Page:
In this post, the 4th of my Toastmasters series, I will focus on feedback. I will explain how feedback is one of the key elements of Toastmasters and why it is extremely important to me. I will also share some tips on giving and receiving feedback both from Toastmasters International and my personal experience.
Some say “feedback is the breakfast of champions”. I like to say “feedback is like a gift we give each other”. The concept is the same. Feedback is an indispensable tool we all need to learn how to use if we want to learn and grow and if we want to help others to do the same. Feedback is one of the main reasons why I love Toastmasters. The culture of feedback at Toastmasters is incredible as it’s always given in a positive and encouraging way whilst providing very valuable observations on areas for improvement. Becoming a member of a Toastmasters club really helps you build a growth mindset. Nothing is impossible. You quickly realise that public speaking is not a skill we were either born with or not. It’s a skill you can learn with feedback and deliberate practice. Like any other.
During a Toastmasters meeting¹, there are several opportunities to give and receive feedback. When giving a prepared speech, you will be assigned an Evaluator who will give a 2–3 minutes speech to give you feedback. The other members are also encouraged to provide feedback on your speech either via post-it notes in pre-pandemic meetings or via Zoom direct messages nowadays.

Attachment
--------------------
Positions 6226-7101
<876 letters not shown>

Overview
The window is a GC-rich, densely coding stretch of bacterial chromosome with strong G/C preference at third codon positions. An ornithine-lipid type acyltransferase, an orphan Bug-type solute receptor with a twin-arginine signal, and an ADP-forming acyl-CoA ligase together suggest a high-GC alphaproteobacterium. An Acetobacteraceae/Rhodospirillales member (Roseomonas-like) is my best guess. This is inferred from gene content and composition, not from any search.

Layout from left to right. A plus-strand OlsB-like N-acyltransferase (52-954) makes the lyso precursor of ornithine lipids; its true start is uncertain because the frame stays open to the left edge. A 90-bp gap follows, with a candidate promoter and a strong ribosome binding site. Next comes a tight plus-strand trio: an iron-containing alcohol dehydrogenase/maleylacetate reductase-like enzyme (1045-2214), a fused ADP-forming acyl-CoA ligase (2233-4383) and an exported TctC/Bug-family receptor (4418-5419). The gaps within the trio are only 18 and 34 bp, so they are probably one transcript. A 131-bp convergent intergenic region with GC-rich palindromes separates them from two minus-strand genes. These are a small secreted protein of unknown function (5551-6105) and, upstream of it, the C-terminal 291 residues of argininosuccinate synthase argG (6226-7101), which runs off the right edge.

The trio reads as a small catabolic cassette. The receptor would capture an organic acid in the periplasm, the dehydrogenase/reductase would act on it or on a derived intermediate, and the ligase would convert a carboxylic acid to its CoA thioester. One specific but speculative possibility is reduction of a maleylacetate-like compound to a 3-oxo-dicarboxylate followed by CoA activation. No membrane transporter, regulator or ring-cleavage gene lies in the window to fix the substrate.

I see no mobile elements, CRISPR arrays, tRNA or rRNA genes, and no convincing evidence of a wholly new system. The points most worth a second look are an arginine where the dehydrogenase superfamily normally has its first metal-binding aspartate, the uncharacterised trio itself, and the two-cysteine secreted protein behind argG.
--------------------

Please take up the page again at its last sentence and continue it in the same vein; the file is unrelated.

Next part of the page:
Another opportunity to receive feedback is when you participate in the Table Topics session. Every Table Topic is assessed by a Table Topics Evaluator. Their role is very difficult in that they have between 4 and 6 minutes to evaluate up to 10 Table Topics. That’s a lot of feedback concentrated in only a few minutes!
The Grammarian will share their report at the end of the meeting which will contain feedback regarding the use of the English language to most of the speakers.
Finally the General Evaluator will provide feedback for the meeting and the club in general, focussing on all those functionary roles that haven’t had the opportunity to receive feedback during the meeting, e.g. Toastmaster, Evaluators, Grammarian, Table Topics Master, Timekeeper and Sergeant at Arms. This is really to make sure that everyone who’s spoken during the meeting is receiving feedback.
Toastmasters International provides a few tips for both receiving and giving feedback, which I am going to summarise below. If you’re receiving feedback, they advise to:
When I am not a Toastmasters member, I am also a massive fan of feedback. At work, since becoming an Engineering Manager a few years ago, I’ve always been striving to create a feedback culture in every team I’ve worked with. I consider feedback a great way to learn more about yourself quickly and effectively; at the same time, it’s a great way to create trust and help others to improve.
Below I will share a few tips from my personal experience:
In conclusion, I strongly believe that all of us should always make an effort to create a culture of feedback, whether that is at work, at home or in other group settings. And for this very reason, I strongly believe the feedback culture at Toastmasters is one of the main reasons why you should consider joining a club.
In my next post, I will write about impromptu speaking, don’t miss it!
Blog was written by author as 8 part Toastmaster series and also available in his personal Medium post